No. 6,961 | Cal. | Jul 1, 1880

Department No, 1, McKinstry, P. J.:

Motion to dismiss appeal from judgment.

1st. The respondent claims that the appeal should be dismissed, because of the failure of appellant to serve and file the printed transcript within the period fixed by the rules of this Court. The time within which the transcript must be served and filed, the penalty for failure to serve and file within such time, and the evidence upon which this Court will enforce the penalty, are all regulated by Rules of Court. The second rule requires that the appellant shall file and serve his printed transcript within forty days after the appeal is perfected; the third provides that if the transcript be not filed within the time prescribed, the appeal may be dismissed. The fourth rule is as follows:

*276“ On a motion to dismiss an appeal, for a failure to file the transcript within the prescribed time, there shall be presented the certificate of the Clerk below, under the seal of the Court, certifying the amount or character of the judgment or order appealed from, the date of its rendition, the fact and date of the filing of the notice of appeal, together with the fact and date of service thereof on the adverse party, and the character of the evidence by which said service appears, the fact and date of filing the undertaking on appeal, and that the same is in due form; the fact and time of the settlement of the bill of exceptions and the statement on appeal, if there be any; and also, that the appellant has received a duly certified transcript, of that he has not requested the Clerk to certify to a correct transcript of the record, or - if he has made such request, that he has not paid the fees therefor, if the same have been demanded.”

In the case before us, respondent has not presented the certificate of the Clerk, made necessary by rule four.

2nd. But we think the certificate of the Clerk to the printed matter, asserted to be a transcript of the record, does not comply with the 953rd section of the Code of Civil Procedure.

Section 953 reads:

“ The copies provided for in the last three sections must be •certified to be correct by the Clerk or the attorneys, and must be accompanied with a certificate of the Clerk or attorneys that an undertaking on appeal, in due form, has been properly filed, or a stipulation of the parties waiving an undertaking.”

And the Clerk’s certificate reads:

“ State of California, County of San Diego, ss.
“ I, S. Statler, County Clerk and ex-officio Clerk of the Superior Court of San Diego County, State of California, hereby certify that the foregoing is a full, true, and correct transcript of the ‘Judgment Boll’ in the case of W. A. Winder v. E. W. Hendrick (executor of the estate of Myron W. Howe, deceased), and embraces the following papers, to wit: Complaint, Motion to Strike Out, Demurrer to Complaint, Proceedings of the Court, Answer, Verdict, Judgment, and Notice of Appeal.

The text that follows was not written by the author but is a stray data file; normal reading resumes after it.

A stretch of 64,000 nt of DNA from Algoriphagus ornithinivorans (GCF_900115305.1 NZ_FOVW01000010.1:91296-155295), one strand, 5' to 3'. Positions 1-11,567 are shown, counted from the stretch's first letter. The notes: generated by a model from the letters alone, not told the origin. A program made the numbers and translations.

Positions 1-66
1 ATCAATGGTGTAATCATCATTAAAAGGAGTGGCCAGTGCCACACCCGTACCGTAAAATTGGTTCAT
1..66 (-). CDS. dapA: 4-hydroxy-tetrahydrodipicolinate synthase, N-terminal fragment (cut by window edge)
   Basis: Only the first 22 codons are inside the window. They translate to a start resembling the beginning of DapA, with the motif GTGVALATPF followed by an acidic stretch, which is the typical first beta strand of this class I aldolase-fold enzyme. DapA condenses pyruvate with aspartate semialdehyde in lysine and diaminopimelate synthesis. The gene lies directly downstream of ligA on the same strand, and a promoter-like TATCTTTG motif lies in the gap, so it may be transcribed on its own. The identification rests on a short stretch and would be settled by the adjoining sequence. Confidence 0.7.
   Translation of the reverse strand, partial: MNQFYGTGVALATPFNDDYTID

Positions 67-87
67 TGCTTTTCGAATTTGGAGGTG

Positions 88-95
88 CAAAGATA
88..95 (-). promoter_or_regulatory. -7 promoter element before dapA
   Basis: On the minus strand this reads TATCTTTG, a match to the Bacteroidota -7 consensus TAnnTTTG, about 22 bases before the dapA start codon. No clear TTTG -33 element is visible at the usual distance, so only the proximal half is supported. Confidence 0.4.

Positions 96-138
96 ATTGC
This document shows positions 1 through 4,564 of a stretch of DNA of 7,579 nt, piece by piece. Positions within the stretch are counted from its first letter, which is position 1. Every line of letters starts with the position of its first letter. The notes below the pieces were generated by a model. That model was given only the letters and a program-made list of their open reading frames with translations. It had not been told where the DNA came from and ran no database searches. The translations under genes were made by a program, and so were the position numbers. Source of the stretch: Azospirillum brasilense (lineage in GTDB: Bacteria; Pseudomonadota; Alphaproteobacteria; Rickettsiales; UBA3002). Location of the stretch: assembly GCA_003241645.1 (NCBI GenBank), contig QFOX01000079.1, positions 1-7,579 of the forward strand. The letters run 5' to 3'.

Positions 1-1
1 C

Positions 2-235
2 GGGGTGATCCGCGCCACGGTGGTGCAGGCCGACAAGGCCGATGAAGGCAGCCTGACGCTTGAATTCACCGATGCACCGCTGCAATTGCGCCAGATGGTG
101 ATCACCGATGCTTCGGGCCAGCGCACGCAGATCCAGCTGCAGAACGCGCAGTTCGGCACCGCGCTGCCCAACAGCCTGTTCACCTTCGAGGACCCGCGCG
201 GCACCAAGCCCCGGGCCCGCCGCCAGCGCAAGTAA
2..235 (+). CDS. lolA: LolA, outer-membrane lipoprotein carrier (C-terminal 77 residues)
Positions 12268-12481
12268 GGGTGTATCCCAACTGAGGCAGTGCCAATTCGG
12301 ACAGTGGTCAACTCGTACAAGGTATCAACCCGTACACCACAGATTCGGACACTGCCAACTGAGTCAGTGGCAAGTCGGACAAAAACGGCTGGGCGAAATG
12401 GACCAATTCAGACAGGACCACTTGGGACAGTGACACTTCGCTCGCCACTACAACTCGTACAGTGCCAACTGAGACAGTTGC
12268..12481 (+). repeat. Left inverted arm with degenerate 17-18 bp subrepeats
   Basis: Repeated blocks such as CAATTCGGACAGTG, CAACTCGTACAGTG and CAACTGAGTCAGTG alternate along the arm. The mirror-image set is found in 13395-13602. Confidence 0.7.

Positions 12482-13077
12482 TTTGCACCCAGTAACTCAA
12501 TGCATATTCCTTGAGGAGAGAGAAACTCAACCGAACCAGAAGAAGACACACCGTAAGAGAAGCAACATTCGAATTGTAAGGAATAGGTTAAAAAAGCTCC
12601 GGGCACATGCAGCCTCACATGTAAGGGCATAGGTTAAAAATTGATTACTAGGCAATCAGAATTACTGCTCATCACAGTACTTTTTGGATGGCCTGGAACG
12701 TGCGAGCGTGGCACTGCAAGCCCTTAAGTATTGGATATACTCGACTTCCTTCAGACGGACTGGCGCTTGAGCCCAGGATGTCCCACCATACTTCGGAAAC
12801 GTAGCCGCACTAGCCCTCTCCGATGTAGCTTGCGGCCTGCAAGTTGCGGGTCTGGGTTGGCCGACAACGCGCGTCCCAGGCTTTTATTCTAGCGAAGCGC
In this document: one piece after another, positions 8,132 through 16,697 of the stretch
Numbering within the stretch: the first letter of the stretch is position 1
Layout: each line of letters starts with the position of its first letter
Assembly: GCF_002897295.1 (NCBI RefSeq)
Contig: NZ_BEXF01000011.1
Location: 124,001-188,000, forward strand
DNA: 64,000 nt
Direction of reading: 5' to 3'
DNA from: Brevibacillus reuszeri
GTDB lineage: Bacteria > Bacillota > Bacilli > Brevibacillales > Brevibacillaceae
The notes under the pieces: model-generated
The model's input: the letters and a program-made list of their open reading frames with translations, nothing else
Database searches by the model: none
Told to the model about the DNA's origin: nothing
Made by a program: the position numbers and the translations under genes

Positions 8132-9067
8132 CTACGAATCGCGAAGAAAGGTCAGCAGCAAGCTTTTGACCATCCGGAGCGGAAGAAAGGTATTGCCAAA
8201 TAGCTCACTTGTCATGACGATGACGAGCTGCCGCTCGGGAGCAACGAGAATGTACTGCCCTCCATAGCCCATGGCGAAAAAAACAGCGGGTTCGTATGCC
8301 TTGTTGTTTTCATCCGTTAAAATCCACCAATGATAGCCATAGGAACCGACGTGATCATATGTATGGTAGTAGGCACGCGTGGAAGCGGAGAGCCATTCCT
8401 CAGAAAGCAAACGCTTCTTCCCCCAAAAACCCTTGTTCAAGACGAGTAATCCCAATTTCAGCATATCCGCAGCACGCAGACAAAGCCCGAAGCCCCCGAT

“ I further certify that an ‘ Undertaking on Appeal ’ was *277properly filed in my office on the 9th day of December, 1879, in said cause; that said transcript is made out under the direction of plaintiff upon appeal, as the same appears on record, or on file in my office as Clerk of said Court.
“ In witness whereof, I have hereunto set my hand and the seal of said Court, this 10th day of January, A. D. 1880.
“ [Seal.]
S. Stapler, Clerk.”

The certificate contains no statement or recital that an undertaking on appeal “ in due form ” has been properly filed. That the expression “ properly filed ” is not the equivalent of and was not intended to include “ in due form,” is apparent from the wording of the section itself, which requires the Clerk to certify to two distinct and separate facts, to wit: that the undertaking is in due form, and that it has been properly filed. It needs no argument to establish that a paper-writing in form not- regular may be “ properly filed,” or that one in due form may (reference being had to the time of filing, or the officer with whom filed, or other circumstances), be improperly filed. In People v. Center, (No. 6,979) we held that, with respect to all matters connected with our appellate jurisdiction, this Court must treat the Clerks of the Superior Courts as under our direction and control.

If, therefore, the undertaking on appeal was, in the opinion of appellant, in due form, he could have moved this Court that the Clerk below be directed to make the' certificate accord with the fact. If, upon such direction, the Clerk entertained doubt as to the form of the undertaking, it would have been a sufficient compliance on his part with our order to certify up a transcript of the undertaking—such as it was.

In the absence of any certificate by the Clerk that the undertaking is “in due form,” or of any copy of the undertaking certified by that officer, we must assume the instrument on file below not to be in due form. Neither the affidavit of the appellant, nor that of the Clerk himself, can be substituted for the certificate required by § 956 of the Code of Civil Procedure.

The appeal is dismissed, without prejudice to another appeal.

Ross, J., and McKee, J., concurred.